2.1. The Neo4j Graph Database
A graph database stores data in a graph, the most generic of data structures, capable of elegantly representing any kind of data in a highly accessible way.
For terminology around graph databases, see Terminology.
Here’s an example graph which we will approach step by step in the following sections:
A graph records data in nodes and relationships. Both can have properties. This is sometimes referred to as the Property Graph Model.
The fundamental units that form a graph are nodes and relationships. In Neo4j, both nodes and relationships can contain properties.
Nodes are often used to represent entities, but depending on the domain relationships may be used for that purpose as well.
Apart from properties and relationships, nodes can also be labeled with zero or more labels.
The simplest possible graph is a single Node.
A Node can have zero or more named values referred to as properties.
Let’s start out with one node that has a single property named
The next step is to have multiple nodes. Let’s add two more nodes and one more property on the node in the previous example:
Relationships organize the nodes by connecting them. A relationship connects two nodes — a start node and an end node. Just like nodes, relationships can have properties.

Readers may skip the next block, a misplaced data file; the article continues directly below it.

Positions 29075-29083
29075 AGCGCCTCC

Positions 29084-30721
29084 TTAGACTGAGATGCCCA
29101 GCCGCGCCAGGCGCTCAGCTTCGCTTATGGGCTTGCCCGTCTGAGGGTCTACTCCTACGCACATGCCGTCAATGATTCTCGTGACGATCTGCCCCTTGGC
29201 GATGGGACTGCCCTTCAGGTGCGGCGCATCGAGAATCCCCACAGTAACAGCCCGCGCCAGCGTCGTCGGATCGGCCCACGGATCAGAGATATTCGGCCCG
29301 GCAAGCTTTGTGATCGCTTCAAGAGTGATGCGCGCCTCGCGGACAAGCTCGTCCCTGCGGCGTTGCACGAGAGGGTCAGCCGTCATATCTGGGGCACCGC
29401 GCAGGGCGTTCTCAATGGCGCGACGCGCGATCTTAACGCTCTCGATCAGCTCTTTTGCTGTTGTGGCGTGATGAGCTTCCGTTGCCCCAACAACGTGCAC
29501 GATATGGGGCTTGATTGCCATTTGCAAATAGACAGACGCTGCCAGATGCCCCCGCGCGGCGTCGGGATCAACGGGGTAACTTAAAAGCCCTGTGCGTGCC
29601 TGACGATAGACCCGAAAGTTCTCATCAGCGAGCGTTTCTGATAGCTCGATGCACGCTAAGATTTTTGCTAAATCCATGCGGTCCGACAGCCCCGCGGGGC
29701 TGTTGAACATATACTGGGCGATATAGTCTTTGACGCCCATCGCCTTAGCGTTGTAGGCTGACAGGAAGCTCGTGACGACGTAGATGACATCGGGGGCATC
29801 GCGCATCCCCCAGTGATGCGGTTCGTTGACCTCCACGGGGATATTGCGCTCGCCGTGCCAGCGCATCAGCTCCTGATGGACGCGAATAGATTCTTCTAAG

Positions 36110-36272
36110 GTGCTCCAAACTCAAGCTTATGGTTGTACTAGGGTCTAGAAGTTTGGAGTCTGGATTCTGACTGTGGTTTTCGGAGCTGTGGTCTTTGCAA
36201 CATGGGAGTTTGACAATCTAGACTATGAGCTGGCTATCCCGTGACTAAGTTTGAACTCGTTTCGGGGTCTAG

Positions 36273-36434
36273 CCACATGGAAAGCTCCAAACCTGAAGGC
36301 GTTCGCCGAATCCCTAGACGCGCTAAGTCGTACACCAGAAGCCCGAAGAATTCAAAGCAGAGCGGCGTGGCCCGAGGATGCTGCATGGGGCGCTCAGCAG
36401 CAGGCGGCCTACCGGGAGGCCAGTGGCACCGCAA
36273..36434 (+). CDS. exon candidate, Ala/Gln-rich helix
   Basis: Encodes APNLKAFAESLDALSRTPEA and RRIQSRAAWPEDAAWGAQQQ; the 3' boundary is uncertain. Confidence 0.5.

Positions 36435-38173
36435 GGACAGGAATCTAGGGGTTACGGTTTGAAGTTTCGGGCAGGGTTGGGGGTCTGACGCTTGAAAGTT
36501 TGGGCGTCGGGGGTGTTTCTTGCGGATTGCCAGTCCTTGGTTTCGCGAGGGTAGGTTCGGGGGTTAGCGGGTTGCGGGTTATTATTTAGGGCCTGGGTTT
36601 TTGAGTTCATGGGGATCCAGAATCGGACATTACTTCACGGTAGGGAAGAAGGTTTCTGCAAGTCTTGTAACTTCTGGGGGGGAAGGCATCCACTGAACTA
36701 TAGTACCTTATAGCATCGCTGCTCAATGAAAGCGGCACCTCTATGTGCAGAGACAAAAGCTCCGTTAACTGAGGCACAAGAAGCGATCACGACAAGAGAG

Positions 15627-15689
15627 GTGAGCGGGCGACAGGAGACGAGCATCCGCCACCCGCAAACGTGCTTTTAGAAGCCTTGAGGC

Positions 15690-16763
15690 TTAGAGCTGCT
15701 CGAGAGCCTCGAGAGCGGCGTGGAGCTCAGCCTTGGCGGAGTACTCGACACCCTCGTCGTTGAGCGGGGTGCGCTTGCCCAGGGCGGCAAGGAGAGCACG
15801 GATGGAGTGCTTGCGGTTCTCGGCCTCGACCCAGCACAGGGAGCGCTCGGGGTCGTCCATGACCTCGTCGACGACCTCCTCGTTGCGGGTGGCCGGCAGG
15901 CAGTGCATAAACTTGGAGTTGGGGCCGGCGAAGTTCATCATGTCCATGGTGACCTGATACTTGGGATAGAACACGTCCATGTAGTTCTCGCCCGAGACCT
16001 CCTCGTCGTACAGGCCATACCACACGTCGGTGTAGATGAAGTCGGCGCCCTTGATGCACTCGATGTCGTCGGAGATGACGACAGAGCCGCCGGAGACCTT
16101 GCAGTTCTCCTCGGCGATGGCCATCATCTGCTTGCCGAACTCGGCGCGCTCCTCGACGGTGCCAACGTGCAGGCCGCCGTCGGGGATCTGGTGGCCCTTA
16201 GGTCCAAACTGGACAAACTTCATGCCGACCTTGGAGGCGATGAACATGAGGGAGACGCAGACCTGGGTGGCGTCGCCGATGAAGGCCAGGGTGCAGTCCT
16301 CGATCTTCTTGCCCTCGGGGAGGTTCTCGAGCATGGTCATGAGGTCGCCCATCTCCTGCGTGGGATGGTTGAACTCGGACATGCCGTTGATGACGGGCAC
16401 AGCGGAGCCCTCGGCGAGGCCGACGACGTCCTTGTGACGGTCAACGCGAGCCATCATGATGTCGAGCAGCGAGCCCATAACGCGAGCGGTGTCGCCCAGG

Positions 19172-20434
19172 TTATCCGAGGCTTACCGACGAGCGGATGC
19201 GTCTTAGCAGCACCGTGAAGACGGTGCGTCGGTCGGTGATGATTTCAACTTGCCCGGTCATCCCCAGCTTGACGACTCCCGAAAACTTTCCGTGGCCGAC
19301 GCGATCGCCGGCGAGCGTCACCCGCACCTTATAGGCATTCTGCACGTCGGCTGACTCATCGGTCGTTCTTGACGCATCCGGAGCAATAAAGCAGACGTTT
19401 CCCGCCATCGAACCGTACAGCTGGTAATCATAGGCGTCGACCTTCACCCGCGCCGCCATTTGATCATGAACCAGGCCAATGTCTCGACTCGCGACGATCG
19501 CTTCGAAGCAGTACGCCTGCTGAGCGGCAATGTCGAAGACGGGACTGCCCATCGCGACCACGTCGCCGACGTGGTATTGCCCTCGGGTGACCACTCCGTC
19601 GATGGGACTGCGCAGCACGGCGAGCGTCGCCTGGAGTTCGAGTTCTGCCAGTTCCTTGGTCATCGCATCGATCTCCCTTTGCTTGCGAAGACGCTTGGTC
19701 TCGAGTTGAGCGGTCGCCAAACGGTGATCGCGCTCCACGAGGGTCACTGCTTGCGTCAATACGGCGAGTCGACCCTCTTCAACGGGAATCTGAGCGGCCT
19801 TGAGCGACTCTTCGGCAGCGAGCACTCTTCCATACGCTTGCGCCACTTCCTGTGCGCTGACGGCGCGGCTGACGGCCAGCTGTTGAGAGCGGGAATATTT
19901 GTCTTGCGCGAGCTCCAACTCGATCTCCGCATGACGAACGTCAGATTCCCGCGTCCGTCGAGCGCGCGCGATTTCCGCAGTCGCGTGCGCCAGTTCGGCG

Relationships between nodes are a key part of a graph database. They allow for finding related data. Just like nodes, relationships can have properties.
A relationship connects two nodes, and is guaranteed to have valid start and end nodes.
Relationships organize nodes into arbitrary structures, allowing a graph to resemble a list, a tree, a map, or a compound entity — any of which can be combined into yet more complex, richly inter-connected structures.
Our example graph will make a lot more sense once we add relationships to it:
Our example uses
DIRECTED as relationship types.
roles property on the
ACTED_IN relationship has an array value with a single item in it.
Below is an
ACTED_IN relationship, with the
Tom Hanks node as start node and
Forrest Gump as end node.
You could also say that the
Tom Hanks node has an outgoing relationship, while the
Forrest Gump node has an incoming relationship.